Pride comes late in Palm Springs; this year, it’s Nov. 1–4. (Photo courtesy PSPride)

Uber-gay Palm Springs celebrates Pride in November, but it’s a queer mecca all year long

ED WALSH | Contributing Writer
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Palm Springs proves that last does not necessarily equal least. The Southern California desert city will be the final U.S. city to celebrate Pride this year. As the last Pride of 2019, it is also one of the last events that will honor the memory of the 50th anniversary of the Stonewall riots. But even beyond that, the city hosts tons of events year-round, and — along with Key West, P’town and San Francisco — is one of the most queer-welcoming towns in America.

The cooler fall, winter and spring weather are a good times of year to experience the spectacular desert landscape in Palm Springs. Most days are still comfortable for hiking, bicycling and horseback riding. November weather in Palm Springs is near-perfect with warm sunny days and cool nights. By mid-fall, the regular 110-plus temperatures of the summer (but hey — it’s a dry heat) gives way to highs in the low 80s. The weather is ideal for the many outdoor activities planned for Pride.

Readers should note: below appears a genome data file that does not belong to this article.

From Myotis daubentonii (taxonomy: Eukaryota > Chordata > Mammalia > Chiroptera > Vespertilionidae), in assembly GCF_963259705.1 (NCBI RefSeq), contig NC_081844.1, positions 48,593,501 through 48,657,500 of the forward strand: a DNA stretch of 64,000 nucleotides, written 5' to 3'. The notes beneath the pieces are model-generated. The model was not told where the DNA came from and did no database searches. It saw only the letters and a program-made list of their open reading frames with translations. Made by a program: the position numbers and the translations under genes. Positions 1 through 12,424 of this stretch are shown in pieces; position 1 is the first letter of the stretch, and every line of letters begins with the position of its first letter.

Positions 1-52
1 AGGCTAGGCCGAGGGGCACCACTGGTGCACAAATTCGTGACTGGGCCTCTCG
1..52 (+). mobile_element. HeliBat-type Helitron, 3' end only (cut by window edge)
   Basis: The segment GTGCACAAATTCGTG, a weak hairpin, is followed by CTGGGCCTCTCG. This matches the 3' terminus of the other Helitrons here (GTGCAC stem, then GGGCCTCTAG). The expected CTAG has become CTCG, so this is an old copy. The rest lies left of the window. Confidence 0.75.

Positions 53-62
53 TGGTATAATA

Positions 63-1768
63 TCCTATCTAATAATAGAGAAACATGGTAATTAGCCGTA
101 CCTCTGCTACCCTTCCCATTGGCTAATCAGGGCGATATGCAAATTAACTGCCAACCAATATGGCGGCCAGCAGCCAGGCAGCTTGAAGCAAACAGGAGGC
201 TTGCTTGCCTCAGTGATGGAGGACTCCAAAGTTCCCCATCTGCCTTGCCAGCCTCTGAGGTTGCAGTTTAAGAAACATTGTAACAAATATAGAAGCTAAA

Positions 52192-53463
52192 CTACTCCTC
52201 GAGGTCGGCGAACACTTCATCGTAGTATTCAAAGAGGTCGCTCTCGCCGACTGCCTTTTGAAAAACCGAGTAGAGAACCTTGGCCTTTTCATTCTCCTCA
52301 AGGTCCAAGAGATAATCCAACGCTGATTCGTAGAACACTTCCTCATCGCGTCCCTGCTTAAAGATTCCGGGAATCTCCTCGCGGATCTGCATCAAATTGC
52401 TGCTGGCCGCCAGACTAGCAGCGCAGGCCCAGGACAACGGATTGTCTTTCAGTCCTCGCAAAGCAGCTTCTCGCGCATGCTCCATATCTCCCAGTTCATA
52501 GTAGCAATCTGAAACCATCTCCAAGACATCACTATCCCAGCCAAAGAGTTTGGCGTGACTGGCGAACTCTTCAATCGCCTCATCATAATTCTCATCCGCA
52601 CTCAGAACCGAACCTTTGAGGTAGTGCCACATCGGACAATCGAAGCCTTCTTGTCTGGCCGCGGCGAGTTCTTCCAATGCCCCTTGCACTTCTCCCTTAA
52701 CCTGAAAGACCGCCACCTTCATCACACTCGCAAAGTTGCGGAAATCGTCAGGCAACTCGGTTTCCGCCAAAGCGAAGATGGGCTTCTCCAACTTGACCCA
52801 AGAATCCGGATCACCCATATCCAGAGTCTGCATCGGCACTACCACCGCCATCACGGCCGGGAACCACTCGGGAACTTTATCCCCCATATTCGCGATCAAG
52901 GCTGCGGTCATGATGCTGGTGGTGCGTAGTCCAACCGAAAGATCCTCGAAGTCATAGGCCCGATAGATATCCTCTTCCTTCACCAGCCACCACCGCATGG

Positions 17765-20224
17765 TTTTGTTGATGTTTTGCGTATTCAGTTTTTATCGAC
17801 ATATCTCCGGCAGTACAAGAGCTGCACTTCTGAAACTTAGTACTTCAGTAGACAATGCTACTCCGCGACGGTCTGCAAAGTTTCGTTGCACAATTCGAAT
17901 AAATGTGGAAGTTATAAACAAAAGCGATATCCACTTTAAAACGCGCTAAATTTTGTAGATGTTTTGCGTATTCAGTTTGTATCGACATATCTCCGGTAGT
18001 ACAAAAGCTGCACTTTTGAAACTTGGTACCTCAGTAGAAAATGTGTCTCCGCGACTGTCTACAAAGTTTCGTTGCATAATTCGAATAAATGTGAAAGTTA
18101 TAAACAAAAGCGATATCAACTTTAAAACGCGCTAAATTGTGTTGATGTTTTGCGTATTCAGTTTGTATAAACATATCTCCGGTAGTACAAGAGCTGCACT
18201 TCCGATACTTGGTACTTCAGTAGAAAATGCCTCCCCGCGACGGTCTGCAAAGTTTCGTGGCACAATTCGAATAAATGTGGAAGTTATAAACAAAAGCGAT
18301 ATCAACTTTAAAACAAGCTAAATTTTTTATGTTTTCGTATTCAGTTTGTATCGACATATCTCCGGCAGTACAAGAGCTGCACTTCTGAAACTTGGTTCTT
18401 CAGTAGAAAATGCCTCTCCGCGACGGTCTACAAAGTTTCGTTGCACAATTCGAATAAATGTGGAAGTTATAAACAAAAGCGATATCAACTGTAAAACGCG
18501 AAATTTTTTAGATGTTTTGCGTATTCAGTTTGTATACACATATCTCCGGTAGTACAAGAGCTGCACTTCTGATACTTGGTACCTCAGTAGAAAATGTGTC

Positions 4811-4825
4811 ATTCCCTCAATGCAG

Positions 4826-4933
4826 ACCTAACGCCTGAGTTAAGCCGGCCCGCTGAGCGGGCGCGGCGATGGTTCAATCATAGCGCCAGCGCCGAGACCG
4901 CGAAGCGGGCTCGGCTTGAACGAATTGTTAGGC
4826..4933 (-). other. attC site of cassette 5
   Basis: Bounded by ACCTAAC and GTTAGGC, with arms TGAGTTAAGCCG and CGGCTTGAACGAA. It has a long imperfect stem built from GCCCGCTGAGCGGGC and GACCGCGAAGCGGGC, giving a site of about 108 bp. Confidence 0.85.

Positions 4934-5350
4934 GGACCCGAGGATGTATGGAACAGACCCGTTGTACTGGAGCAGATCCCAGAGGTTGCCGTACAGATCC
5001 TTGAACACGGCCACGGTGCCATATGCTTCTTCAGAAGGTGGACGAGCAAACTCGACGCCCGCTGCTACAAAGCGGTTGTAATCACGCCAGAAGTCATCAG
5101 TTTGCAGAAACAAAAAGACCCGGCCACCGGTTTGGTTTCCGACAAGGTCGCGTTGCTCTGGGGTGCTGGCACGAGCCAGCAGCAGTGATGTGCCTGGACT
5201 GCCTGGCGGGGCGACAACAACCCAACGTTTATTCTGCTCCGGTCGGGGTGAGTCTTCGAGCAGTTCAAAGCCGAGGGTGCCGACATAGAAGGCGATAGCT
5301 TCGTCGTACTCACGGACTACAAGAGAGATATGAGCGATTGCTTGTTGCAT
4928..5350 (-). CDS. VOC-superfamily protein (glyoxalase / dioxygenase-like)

PS Pride is given center stage in this uber-gay resort town, with an opening parade on downtown’s main drag, Palm Canyon Drive, and a festivalthat runs Nov. 1-4. An estimated 140,000 people attended last year and organizers expect even more this year. (If you want to be part of it, round-trip flights from Dallas/Fort Worth are currently running a little over $300. American offers three-hour nonstop flights from DFW.) For more information on Pride, check out PSPride.org.

Some Pride attendees get the party started early. Palm Springs Leather Pride week begins Oct. 24. This year, Pride starts the day after Halloween, which is celebrated with a block party on E. Arenas Road, between Indian Canyon Drive and S. Calle Encilla, the city’s gay business block, where most of the city’s gay nightlife is situated.